The Shurangama or Śūraṅgama mantra is a dhāraṇī or long mantra of Buddhist practice in East Asia. Although relatively unknown in modern Tibet, there are several Śūraṅgama Mantra texts in the Tibetan Buddhist canon. It has strong associations with the Chinese Chan Buddhist tradition.
The mantra was, according to the opening chapter of the Śūraṅgama Sūtra, historically transmitted by Gautama Buddha to Manjushri to protect Ananda before he had become an arhat. It was again spoken by the Buddha before an assembly of monastic and lay adherents.
Like the popular six-syllable mantra "om mani padme hum" and the Nīlakaṇṭha Dhāraṇī, the Śūraṅgama mantra is synonymous with practices of Avalokiteśvara, an important bodhisattva in both East Asian Buddhism and Tibetan Buddhism. The Śūraṅgama Mantra also extensively references Buddhist deities such as the bodhisattvas Manjushri, Mahākāla, Sitatapatra, Vajrapani and the Five Tathagatas, especially Bhaisajyaguru. It is often used for protection or purification, as it is often recited as part of the daily morning session in monasteries.
Within the Śūraṅgama Sūtra , the Sanskrit incantation (variously referred to as dhāraṇī or mantra) contained therein, is known as the Sitātapatroṣṇīṣa dhāraṇī, The "Śūraṅgama mantra" (Chinese: 楞嚴咒) is well-known and popularly chanted in East Asian Buddhism, where it is very much related to the practice of the "White Parasol Dhāraṇī" (Chinese: 大白傘蓋陀羅尼). In Tibetan Buddhism, it is the "White Umbrella" (Wylie: gdugs dkar)..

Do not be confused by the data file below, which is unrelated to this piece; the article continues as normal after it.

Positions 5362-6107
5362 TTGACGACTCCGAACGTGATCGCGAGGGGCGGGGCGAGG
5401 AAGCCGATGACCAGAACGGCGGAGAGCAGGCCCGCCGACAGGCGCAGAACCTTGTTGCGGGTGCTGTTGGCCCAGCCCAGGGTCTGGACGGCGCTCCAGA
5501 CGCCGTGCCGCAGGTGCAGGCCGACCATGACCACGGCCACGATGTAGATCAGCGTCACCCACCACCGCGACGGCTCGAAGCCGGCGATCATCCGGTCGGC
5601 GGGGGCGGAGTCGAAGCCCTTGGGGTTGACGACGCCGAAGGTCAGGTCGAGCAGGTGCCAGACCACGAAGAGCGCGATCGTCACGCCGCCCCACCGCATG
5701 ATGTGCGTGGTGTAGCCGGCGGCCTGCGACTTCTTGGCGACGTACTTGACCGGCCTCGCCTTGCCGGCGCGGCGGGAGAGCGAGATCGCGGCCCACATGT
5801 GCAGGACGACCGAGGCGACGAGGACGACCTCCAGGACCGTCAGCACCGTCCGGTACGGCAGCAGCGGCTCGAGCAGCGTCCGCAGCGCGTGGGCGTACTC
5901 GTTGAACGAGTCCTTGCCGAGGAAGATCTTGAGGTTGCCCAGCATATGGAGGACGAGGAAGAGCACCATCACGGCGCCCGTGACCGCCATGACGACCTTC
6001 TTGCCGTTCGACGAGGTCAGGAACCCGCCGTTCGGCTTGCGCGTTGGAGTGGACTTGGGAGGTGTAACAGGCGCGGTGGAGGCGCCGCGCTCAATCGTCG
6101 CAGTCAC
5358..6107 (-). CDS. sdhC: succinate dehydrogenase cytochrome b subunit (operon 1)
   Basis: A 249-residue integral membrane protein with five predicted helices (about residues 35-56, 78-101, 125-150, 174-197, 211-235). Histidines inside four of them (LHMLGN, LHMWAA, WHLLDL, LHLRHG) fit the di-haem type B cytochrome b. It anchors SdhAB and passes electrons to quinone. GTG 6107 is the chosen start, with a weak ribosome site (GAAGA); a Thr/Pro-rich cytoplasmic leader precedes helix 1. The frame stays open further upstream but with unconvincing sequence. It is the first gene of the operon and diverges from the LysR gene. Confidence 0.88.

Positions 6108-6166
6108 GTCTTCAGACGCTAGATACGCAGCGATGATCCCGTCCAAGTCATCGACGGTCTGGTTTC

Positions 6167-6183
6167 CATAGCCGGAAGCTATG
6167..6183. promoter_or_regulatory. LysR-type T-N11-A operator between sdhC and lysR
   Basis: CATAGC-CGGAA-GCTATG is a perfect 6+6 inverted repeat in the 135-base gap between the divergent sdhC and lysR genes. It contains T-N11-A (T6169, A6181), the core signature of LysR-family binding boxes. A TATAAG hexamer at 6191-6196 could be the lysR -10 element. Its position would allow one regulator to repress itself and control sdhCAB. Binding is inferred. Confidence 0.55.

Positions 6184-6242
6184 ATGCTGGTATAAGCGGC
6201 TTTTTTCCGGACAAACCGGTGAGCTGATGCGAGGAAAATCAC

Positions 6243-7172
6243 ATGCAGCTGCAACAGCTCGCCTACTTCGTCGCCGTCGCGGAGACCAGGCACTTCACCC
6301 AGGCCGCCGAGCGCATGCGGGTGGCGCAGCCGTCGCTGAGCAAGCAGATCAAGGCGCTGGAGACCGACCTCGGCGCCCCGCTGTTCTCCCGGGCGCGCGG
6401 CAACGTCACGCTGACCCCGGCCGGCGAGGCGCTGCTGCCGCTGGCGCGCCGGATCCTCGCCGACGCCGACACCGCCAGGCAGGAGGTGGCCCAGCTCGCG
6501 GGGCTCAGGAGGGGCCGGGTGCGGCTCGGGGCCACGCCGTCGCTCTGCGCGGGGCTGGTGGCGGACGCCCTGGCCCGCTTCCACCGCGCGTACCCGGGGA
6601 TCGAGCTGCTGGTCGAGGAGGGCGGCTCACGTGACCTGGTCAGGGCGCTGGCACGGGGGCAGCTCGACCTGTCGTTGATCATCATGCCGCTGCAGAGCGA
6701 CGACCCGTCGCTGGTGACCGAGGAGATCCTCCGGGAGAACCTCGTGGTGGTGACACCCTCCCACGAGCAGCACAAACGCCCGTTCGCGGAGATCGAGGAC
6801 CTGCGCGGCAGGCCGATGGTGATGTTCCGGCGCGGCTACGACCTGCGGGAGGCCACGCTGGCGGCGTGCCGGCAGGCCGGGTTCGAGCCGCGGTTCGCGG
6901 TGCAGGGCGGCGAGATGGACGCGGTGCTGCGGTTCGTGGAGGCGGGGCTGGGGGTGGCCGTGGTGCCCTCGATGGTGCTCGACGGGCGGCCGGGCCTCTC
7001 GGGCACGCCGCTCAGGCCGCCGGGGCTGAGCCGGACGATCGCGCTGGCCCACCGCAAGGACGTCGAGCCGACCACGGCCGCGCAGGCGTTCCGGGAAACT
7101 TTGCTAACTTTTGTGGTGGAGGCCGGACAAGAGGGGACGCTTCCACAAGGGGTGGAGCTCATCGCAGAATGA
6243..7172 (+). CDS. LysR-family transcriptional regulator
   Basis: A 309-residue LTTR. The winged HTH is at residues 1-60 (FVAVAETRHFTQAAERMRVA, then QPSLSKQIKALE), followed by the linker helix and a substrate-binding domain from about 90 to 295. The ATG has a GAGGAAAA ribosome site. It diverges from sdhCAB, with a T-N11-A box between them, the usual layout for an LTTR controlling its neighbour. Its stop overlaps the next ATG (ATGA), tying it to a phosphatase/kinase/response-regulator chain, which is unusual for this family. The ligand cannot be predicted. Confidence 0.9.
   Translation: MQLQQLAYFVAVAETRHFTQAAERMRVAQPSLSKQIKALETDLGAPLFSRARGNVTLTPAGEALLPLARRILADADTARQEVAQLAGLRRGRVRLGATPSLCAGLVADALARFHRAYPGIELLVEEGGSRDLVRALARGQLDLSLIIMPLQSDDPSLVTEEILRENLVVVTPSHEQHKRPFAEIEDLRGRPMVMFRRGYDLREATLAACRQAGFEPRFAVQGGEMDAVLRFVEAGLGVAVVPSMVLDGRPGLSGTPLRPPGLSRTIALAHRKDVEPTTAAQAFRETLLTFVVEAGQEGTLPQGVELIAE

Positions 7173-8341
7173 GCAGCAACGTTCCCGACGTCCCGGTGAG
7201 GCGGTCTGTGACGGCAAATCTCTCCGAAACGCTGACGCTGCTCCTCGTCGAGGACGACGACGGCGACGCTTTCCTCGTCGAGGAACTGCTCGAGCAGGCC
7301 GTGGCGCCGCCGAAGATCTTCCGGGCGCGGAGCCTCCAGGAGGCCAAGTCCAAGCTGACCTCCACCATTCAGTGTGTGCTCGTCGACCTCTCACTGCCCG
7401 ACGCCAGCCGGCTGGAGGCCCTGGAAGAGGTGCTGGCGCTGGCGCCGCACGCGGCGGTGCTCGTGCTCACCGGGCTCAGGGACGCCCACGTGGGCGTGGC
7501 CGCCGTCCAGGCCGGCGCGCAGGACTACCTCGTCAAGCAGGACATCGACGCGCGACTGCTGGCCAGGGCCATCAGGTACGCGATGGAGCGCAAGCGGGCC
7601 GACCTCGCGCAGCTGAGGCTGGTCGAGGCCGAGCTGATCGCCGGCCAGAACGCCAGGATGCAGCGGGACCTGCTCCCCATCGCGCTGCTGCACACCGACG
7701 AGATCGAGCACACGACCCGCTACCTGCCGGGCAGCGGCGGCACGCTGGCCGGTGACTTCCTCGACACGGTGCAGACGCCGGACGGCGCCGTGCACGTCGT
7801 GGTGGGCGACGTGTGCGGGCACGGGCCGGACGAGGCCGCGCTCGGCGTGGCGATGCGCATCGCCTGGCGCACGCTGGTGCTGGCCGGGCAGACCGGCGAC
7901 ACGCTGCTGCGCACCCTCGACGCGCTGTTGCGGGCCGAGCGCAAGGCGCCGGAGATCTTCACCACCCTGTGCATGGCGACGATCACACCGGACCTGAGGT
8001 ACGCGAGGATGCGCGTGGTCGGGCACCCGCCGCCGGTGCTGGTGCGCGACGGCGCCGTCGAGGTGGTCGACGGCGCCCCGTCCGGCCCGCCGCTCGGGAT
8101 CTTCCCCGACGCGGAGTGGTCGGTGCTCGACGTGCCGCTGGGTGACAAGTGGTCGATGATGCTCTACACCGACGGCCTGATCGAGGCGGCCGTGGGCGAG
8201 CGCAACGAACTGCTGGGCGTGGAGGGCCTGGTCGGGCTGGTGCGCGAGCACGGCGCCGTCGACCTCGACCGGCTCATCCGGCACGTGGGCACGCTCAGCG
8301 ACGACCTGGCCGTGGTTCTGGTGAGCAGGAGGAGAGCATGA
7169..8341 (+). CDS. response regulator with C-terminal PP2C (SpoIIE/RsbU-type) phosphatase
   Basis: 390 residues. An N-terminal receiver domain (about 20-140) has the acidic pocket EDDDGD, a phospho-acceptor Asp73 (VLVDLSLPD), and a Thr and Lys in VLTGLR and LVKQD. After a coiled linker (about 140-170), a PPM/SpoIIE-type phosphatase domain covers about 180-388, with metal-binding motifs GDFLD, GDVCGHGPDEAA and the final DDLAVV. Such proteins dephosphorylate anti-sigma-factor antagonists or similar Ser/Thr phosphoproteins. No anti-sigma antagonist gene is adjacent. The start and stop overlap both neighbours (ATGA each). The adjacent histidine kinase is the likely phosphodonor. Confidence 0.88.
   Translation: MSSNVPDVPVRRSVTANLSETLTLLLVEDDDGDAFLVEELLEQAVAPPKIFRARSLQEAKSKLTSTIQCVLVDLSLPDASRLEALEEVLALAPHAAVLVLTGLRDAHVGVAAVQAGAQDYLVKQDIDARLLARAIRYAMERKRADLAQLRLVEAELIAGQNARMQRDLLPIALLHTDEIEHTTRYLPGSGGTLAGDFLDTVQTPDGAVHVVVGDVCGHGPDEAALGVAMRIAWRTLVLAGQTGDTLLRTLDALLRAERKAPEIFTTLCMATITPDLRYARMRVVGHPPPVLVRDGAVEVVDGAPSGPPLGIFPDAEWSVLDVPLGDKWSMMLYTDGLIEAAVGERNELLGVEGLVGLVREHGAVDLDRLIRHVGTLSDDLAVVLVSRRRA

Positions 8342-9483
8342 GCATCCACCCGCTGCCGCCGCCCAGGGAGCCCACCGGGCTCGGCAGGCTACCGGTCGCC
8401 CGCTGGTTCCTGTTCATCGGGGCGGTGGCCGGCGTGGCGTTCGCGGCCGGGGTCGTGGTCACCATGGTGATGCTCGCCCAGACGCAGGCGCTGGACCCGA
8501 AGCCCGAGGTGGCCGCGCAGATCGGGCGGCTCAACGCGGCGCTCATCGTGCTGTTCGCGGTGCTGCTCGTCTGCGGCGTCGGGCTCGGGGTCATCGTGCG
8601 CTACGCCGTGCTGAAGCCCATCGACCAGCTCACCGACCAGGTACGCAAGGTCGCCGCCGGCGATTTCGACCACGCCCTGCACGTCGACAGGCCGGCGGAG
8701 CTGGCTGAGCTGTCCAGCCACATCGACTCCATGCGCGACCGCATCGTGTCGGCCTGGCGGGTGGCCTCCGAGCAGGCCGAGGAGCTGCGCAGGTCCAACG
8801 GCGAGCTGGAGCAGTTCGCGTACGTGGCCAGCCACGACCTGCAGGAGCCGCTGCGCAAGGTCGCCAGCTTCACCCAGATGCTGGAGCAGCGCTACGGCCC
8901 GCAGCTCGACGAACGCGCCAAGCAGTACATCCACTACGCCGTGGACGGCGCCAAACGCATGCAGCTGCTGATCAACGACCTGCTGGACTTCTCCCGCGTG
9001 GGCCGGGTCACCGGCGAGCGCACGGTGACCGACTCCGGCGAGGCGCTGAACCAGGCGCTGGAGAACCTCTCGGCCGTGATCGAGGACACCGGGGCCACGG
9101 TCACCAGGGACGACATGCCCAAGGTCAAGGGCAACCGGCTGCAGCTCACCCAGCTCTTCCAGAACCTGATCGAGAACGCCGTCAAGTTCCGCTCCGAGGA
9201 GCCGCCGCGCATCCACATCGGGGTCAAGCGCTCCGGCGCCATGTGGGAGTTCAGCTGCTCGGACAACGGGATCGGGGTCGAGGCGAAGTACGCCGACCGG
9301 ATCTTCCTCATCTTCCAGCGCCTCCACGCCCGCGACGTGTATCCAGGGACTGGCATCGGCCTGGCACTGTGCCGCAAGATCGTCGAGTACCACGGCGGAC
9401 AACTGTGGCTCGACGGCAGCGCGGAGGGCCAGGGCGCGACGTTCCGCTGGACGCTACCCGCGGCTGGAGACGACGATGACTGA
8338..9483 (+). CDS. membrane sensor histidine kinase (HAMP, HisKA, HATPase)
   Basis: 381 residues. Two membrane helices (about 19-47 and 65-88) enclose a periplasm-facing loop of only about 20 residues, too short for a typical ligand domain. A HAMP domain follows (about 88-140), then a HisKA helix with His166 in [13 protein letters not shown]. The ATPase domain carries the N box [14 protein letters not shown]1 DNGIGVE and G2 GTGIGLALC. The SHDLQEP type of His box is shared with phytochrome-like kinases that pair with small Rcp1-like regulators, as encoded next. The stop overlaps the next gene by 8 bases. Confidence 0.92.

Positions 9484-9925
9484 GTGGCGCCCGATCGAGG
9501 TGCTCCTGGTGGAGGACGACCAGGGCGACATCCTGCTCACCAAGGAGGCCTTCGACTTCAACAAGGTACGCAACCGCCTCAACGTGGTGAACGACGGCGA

The Śūraṅgama Sūtra (Sanskrit: शूरङ्गम सूत्र; traditional Chinese: 大佛頂首楞嚴經) (Taisho 945) is a Mahayana Buddhist sutra that has been especially influential in Chan Buddhism. The general doctrinal outlook of the Śūraṅgama Sūtra is that of esoteric Buddhism and Buddha-nature, with some influence from Yogacara. There have been questions regarding the translation of this sutra as it was not sponsored by the Imperial Chinese Court and as such the records regarding its translation in the early eighth century were not carefully preserved (see History); however, it has never been classified as apocrypha in any Chinese-language Tripitakas including the Taisho Tripitaka where it is placed in the Esoteric Sutra category (密教部). The sutra was translated into Tibetan during the late eighth to early ninth century and a complete translation exists in Tibetan, Mongolian and the Manchu languages (see Translations). Current consensus is that the text is a compilation of Indic materials with extensive editing in China, rather than a translation of a single text from Sanskrit. A Sanskrit language palm leaf manuscript consisting of 226 leaves with 6 leaves missing which according to the introduction "contains the Śūraṅgama Sūtra" was discovered in a temple in China; it has yet to be verified.